One of the reasons I enjoy Showtime’s original series “The Tudors” is because it takes place during a fascinating time period: The Renaissance.
The Renaissance was not just about Italian artists and rediscovering old ideas. The early 16th century was an intellectually vibrant period, where the dark ages met the modern world head on and every dogma was up for debate.
The conquest of the Americas opened many minds to the enormous power that European men had to change the world. The invention of the printing press made it so new ideas could spread quickly; soon every literate person had easy access to the news of the day whether the authorities liked it or not. Bold reformers like Martin Luther and John Calvin were even able to successfully challenge the hegemony of the Roman Catholic Church.
It was a brave new world, and King Henry VIII of England was a new kind of prince. His arrogance, lust, and bloodthirsty nature was old-fashioned enough. But Henry was no barbarian. He was cultured and educated. He read and published books. He surrounded himself with the best and brightest advisors.
Henry was ambitious and resourceful in the ways he used his power. He is most famous for beheading his wives, but the most remarkable aspect of his reign was the audacious, cynical way he established the Church of England.
When “The Tudors” began last year, Henry (played by Jonathan Rhys Meyers) was basically a happy, childish young man. He liked his buddies, sports, and girls. Henry was married to the boring, pious, older Spaniard Catherine of Aragon, but that certainly didn’t stop him from sleeping with every pretty lady he could get his royal hands on.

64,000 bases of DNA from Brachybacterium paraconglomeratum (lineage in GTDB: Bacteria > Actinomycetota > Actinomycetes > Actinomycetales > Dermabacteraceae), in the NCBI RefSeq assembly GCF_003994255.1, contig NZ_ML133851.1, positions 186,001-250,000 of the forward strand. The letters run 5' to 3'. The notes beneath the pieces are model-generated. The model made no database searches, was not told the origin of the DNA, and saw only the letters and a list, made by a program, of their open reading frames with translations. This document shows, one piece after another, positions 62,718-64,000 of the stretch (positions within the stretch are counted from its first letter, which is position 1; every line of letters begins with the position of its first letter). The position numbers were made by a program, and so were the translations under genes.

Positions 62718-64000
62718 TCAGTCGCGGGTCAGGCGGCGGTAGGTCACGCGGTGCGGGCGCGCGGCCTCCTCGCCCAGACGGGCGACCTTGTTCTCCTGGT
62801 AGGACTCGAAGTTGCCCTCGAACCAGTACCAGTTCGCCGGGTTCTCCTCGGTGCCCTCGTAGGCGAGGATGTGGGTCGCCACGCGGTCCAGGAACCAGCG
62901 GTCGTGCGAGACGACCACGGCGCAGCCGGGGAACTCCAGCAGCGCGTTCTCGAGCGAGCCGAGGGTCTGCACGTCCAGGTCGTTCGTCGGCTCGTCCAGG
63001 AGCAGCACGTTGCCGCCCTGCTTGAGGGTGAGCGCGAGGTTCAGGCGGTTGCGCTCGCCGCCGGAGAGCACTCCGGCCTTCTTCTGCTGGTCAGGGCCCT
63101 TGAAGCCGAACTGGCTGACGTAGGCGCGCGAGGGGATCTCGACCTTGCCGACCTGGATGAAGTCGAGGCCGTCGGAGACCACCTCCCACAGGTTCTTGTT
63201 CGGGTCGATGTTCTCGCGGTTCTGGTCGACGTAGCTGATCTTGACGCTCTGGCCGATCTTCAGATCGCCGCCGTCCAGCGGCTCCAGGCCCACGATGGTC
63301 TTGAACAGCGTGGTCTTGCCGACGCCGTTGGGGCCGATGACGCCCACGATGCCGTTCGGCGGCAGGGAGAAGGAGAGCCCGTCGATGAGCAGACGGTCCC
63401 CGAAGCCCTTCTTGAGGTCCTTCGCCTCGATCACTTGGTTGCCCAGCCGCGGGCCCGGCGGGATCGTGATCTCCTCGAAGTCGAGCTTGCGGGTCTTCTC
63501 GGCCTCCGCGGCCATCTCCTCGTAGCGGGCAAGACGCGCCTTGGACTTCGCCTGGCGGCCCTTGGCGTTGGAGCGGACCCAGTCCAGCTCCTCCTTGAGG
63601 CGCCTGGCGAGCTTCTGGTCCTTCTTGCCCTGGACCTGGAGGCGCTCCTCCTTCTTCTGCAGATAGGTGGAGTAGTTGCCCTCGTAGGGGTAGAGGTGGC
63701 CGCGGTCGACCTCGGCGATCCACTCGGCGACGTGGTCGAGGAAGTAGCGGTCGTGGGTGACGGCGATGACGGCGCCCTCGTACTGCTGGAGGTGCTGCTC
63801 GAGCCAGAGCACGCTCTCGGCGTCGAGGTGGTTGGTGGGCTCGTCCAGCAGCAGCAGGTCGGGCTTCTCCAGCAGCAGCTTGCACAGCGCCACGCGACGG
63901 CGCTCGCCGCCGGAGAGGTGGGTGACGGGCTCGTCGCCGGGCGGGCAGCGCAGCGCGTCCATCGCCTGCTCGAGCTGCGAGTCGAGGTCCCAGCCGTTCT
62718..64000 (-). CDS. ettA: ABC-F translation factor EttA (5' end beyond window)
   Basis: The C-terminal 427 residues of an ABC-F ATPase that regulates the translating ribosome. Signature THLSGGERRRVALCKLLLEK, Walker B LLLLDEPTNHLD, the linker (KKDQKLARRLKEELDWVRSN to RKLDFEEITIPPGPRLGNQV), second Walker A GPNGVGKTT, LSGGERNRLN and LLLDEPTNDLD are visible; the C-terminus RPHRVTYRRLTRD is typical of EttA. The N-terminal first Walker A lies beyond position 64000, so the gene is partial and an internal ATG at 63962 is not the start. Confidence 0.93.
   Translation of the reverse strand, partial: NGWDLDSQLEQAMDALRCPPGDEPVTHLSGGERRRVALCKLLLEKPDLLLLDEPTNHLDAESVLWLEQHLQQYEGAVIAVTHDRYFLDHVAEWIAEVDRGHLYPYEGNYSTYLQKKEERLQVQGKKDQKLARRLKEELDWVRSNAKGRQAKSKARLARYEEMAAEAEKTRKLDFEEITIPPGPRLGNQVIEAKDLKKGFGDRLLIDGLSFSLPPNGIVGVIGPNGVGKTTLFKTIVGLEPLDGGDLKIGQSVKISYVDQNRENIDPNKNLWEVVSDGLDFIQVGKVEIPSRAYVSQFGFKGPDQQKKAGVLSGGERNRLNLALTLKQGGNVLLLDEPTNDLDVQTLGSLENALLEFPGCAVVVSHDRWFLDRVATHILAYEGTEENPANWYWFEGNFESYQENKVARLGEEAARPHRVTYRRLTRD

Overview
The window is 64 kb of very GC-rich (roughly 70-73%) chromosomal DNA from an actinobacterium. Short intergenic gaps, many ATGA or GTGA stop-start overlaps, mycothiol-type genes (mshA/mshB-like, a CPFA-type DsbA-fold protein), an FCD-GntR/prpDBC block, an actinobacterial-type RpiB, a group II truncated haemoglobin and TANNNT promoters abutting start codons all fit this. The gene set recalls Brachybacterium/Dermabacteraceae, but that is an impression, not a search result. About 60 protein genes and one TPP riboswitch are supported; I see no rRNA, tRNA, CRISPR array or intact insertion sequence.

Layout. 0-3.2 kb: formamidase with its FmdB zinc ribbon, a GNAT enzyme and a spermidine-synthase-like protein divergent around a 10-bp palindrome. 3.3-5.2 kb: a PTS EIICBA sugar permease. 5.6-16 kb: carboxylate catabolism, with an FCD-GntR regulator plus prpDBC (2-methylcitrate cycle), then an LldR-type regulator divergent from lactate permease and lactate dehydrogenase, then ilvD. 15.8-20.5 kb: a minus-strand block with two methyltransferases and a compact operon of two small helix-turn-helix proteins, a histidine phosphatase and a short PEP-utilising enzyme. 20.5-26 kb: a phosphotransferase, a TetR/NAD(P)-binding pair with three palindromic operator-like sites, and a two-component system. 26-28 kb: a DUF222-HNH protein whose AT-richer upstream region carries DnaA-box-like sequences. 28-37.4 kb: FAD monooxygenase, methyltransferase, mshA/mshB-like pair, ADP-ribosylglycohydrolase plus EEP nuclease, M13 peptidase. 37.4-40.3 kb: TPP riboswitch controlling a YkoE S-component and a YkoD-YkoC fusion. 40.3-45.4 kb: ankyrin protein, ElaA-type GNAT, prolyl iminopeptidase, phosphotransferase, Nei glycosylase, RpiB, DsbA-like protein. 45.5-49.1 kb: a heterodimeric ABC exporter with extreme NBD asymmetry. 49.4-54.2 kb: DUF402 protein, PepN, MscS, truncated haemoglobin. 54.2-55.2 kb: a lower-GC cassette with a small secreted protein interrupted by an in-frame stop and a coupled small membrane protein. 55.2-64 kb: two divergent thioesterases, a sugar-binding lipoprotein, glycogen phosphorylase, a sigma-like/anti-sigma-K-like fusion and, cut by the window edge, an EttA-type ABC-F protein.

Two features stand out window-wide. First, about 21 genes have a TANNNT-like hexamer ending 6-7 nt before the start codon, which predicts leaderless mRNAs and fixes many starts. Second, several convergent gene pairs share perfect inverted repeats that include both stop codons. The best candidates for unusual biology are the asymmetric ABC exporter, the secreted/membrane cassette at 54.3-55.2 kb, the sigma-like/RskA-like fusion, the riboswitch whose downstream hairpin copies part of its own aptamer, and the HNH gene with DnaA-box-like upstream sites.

The situation got complicated when an ambitious young woman named Anne Boleyn (Natalie Dormer) stole Henry’s heart and refused to be a common mistress. The Church didn’t allow divorce and Rome steadfastly refused to annul Henry and Catherine’s marriage.
When the pope speaks – it’s case closed, right? Not this time. As season two of “The Tudors” begins, Henry is starting to recognize that a king who is secure in his power can pretty much do whatever he wants within his own realm.
Right now Henry is well on his way to severing ties with Rome and creating the Church of England, with the King himself as the head. This gutsy gambit has the added bonus of moving the vast wealth of the English monasteries into his own coffers.
All of this for the love of a woman who will only be Queen for three years. It’s a remarkable true story and “The Tudors” is telling it well. The series features gorgeous sets, costumes and actors (it’s definitely worth seeing in HD), but it never skimps on dialogue and substance.
Perhaps the most interesting character is Sir Thomas More (Jeremy Northam), another uniquely 16th Century man. On one hand, he was incredibly well educated and brilliant. His novel “Utopia” is still thought-provoking and a good read.
But as Chancellor of England, More did not hesitate to use horrifying medieval methods to punish those who dared to act against his beloved Catholic Church. More is a great tragic figure of history and I am looking forward to watching his inevitable downfall this season.
With its engrossing story and beautiful HD cinematography, “The Tudors” is one of the most consistently entertaining programs on television.